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Getting help early

Children of any age can experience problems at times, and parents or carers can’t always meet their needs by themselves. When children do require some extra support it’s always best to put help in place before things worse.

Early support is for everybody, for families with children and young people of any age, and it’s your choice whether to have it or not.


There are lots of reasons why people look for support. It could be that you’re worried about your child’s health, development or behaviour, or how they’re doing at school, or perhaps because you are caring for a disabled child.

It may be that you’re worried about money or housing and how that is affecting your family. Maybe your child or family is affected by domestic abuse, drugs, alcohol, or crime. Perhaps your child is a carer for other people, or maybe you’ve had a bereavement in the family that’s made life a challenge.

If you feel you and your family might need support to solve some problems, you can ask someone in your life that you trust about early support. This might be a teacher at your child’s school, your health visitor, nursery practitioner, youth worker, or your housing support worker.

Sometimes if someone is worried that you’re having some problems, they might ask you if you would like to talk about early support.

The person you trust in your life will talk with you about the problems you’re experiencing. They will ask what help and support you think you might need. This is called a Family Early Support Conversation.

A Family Early Support Conversation is nothing to be worried about. It’s just a conversation to work out how to help you stop small problems turning into big problems. You can talk about things that are going well and things that you’re proud of as well as things that you’re finding a challenge.

This person will also talk with your child or children in your family to make sure they understand how they are feeling and anything they think they might want some help with.

Together you’ll agree what to write down so there is a record of what you talked about.

What happens next will be different for every family. You might make a plan with the person you spoke with to sort out the problems. You might want to meet with other people who might be able to help. This is called a team around the family meeting. Or you might want to get a service (like a Family Hub or Early Help & Prevention) to give you the help you feel you need.

These are just examples. You have control over what happens next and can say what you want.

If you decide you’d like some help, the person you talked with will ask if they can share details of your conversation. You need to be happy with this and give your permission. This is to make sure the people who will be supporting you are able to do a good job for you and understand the journey you and your family have been on.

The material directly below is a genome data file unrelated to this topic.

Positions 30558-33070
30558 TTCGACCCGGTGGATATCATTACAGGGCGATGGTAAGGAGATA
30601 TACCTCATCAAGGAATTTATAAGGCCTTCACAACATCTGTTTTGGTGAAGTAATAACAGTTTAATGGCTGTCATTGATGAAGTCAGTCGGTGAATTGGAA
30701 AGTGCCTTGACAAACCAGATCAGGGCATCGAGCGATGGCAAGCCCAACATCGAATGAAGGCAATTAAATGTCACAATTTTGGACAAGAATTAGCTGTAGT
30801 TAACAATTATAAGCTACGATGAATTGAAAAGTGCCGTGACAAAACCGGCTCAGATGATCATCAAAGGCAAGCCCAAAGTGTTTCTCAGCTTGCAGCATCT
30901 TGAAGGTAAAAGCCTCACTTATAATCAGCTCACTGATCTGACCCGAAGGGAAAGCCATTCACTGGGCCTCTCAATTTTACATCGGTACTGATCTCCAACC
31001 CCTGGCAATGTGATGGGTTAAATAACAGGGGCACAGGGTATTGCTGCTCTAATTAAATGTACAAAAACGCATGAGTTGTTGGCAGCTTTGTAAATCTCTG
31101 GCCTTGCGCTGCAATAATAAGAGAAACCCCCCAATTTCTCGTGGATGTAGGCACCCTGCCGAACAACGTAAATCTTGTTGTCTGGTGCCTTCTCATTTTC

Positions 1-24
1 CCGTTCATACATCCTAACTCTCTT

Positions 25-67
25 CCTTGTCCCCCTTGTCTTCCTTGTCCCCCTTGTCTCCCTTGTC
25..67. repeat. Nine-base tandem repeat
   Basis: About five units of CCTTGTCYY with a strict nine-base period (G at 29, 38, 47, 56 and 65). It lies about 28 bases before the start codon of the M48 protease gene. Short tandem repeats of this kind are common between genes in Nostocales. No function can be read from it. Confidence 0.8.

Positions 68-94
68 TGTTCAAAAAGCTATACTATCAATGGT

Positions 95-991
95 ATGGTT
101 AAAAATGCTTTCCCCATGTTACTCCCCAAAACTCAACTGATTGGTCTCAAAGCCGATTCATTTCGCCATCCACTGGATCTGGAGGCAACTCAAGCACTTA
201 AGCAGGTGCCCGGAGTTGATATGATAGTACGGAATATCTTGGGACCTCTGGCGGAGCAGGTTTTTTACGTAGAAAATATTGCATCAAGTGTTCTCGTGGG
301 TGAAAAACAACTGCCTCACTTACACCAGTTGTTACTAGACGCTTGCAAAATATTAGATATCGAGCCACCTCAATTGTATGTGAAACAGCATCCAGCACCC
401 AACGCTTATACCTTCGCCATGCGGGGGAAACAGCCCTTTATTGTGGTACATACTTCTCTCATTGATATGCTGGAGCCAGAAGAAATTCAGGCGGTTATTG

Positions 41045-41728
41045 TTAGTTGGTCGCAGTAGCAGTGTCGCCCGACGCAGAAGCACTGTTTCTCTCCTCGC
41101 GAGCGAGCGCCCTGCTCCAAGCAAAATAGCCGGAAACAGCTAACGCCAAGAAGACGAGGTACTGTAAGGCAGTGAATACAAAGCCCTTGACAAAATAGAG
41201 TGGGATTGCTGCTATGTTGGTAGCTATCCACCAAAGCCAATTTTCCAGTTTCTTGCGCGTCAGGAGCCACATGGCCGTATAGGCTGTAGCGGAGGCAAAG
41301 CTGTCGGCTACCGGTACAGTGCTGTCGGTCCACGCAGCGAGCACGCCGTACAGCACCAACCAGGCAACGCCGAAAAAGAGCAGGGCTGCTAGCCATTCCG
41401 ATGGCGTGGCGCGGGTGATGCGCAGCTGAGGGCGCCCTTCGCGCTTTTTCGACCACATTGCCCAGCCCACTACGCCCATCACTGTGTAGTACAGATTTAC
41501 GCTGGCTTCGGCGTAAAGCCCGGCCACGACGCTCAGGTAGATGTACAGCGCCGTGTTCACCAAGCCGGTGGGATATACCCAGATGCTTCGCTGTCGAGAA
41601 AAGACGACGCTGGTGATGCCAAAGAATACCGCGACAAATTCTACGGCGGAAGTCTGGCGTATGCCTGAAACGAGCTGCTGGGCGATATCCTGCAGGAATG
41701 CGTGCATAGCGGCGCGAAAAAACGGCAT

There may be times when the person you talked to has to share information. This includes:

  • if they think a child is at risk of harm
  • if they think an adult is at risk of harm
  • if they think the information could help prevent or detect a serious crime

Social care won’t get involved unless one of these things happens, or unless the circumstances in your family change and become more serious.

Remember, it’s your choice to have early support. And early support is just to help you and your family stop small problems turning into big problems – and hopefully into no problems at all.

If you’d like to find out more about early support, talk with someone in your life that you trust, for example:

  • Midwives
  • Health Visitors
  • Nursery worker
  • Teacher
  • Other workers you might be in contact with such as Youth Workers, PSCOs or Housing Officers

And ask for an Early Support Conversation. This leaflet explains a bit more about the process

Some families may have difficulties that require more targeted support. A referral to Early Help and Prevention could be completed to enable this support to take place. The service is provided by Portsmouth City Council and Solent NHS Trust.

The Early Help and Prevention Service has specialist family support workers across the city who work directly with families, provide information, advice and guidance, offer team around the worker input, strategy input and have key relationships with partners. They aim to provide extra practical help with families early on, to stop problems getting worse.

For children aged 0-5 this is led by health visitors and for children aged 5-19 it’s provided by family support workers.

This leaflet explains more about this service.

The Family Information Service website shares information, advice and guidance for families with children from pre-birth to 19

Family Assist is an innovative new way of ensuring that parents and their friends and families have access to a wide range of information and resources, both local and national, at their fingertips

You can find out about more types of support using the links below:

If you are worried about the safety of a child go to the worried about a child page